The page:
Farmers in England required to use urease inhibitor from 1 April

April 2, 2024

New rules applying to England mean that farmers must use an urease inhibitor from 1 April to 15 January when using solid or liquid urea.

Unprotected solid and liquid fertiliser containing urea can only be applied between 15 January and 31 March, according to the new rules that are designed to mitigate ammonia emissions.

There is an exemption for liquid fertilizer in that unprotected liquid fertiliser containing urea can be applied between 1 April and the last application in autumn only if agronomic justification is provided by FACTS-qualified farm personnel or advice specific for the crop has been provided by a FACTS – Qualified Adviser.

In Northern Ireland, Scotland and Wales, fertiliser containing solid and liquid urea can be “applied as per relevant legislation.”

The rules are part of a voluntary industry scheme, developed by the Agricultural Industries Confederation (AIC) and designed to avoid further legislation or a total ban on urea.

Jo Gilbertson, AIC’s head of fertiliser, said in January 2024: “The industry’s collective agreement with the government to use inhibitors, and therefore avoid the very real threat of an outright ban on urea fertilisers, was hard won last year.

“It is imperative that the entire farming industry maintains its clear commitment to support this arrangement in the face of the ever-present threat of regulation.”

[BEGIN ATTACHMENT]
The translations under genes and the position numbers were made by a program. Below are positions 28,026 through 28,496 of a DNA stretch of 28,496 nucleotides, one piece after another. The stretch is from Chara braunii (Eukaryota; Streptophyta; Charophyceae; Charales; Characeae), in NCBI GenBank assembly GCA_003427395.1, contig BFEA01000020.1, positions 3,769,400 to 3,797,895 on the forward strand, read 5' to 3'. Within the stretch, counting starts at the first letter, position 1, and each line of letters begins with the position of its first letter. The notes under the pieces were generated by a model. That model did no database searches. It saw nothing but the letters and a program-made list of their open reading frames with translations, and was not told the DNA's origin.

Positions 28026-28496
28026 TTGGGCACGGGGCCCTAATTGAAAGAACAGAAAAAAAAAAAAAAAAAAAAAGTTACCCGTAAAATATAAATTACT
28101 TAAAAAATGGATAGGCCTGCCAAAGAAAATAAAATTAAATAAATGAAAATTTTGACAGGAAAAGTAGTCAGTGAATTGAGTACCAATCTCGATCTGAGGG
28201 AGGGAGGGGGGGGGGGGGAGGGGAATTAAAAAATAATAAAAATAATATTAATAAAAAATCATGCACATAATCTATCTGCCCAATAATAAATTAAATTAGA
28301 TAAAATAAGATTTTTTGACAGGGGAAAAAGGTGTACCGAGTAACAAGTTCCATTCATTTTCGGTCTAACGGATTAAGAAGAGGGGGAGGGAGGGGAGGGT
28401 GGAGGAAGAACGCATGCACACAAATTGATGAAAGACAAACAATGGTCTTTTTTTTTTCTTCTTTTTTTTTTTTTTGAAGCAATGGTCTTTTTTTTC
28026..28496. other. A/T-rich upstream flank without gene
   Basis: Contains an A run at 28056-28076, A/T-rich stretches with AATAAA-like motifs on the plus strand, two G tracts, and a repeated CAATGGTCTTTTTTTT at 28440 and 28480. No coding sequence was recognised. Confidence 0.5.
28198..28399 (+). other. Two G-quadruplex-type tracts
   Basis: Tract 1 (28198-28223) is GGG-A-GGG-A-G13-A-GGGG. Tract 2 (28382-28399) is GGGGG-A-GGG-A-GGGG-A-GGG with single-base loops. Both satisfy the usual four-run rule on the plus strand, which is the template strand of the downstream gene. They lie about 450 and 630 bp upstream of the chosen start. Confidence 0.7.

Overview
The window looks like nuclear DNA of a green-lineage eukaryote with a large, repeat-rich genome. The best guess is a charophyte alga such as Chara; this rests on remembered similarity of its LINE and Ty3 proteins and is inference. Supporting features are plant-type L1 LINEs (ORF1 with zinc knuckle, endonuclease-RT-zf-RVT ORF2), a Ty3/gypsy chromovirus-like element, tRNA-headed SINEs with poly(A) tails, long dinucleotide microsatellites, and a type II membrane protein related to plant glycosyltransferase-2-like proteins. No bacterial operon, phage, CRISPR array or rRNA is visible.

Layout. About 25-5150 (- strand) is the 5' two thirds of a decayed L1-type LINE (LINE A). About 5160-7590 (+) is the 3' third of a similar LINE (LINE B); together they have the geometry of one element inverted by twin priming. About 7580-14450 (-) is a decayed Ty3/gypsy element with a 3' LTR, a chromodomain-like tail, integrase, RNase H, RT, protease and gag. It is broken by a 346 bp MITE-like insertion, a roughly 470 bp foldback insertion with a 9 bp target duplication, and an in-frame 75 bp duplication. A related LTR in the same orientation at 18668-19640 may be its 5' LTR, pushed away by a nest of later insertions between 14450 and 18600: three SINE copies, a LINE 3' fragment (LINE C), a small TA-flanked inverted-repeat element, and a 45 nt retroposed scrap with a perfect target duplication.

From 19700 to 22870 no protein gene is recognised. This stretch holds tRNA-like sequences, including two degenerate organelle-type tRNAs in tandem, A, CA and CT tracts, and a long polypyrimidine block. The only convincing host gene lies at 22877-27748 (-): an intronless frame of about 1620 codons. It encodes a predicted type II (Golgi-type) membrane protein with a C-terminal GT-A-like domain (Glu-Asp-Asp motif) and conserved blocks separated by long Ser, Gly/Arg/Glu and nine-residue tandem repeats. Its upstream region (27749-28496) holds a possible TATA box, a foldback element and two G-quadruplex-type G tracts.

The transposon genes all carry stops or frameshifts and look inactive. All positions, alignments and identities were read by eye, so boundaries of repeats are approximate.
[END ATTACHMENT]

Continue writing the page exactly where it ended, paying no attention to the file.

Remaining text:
The National Farming Union (NFU) Deputy President Tom Bradshaw said on the NFU’s website last year: “We have informed DEFRA [UK’s Department for Environment, Food and Rural Affairs] that the industry self-regulation approach to the use of uninhibited urea fertiliser under a new Red Tractor standard be enforced from 1 April 2024.

“The NFU and industry partners fought hard for nearly two years to achieve a robust and pragmatic industry-led approach, without this, the clear proposal from DEFRA was an outright ban on the use of uninhibited urea fertilisers.

“Using uninhibited urea saves farmers £13.8 million annually. And its value stretches further when you consider its role in keeping the UK market competitive and minimising nutrient leaching risks associated with early season use of ammonium nitrate.”

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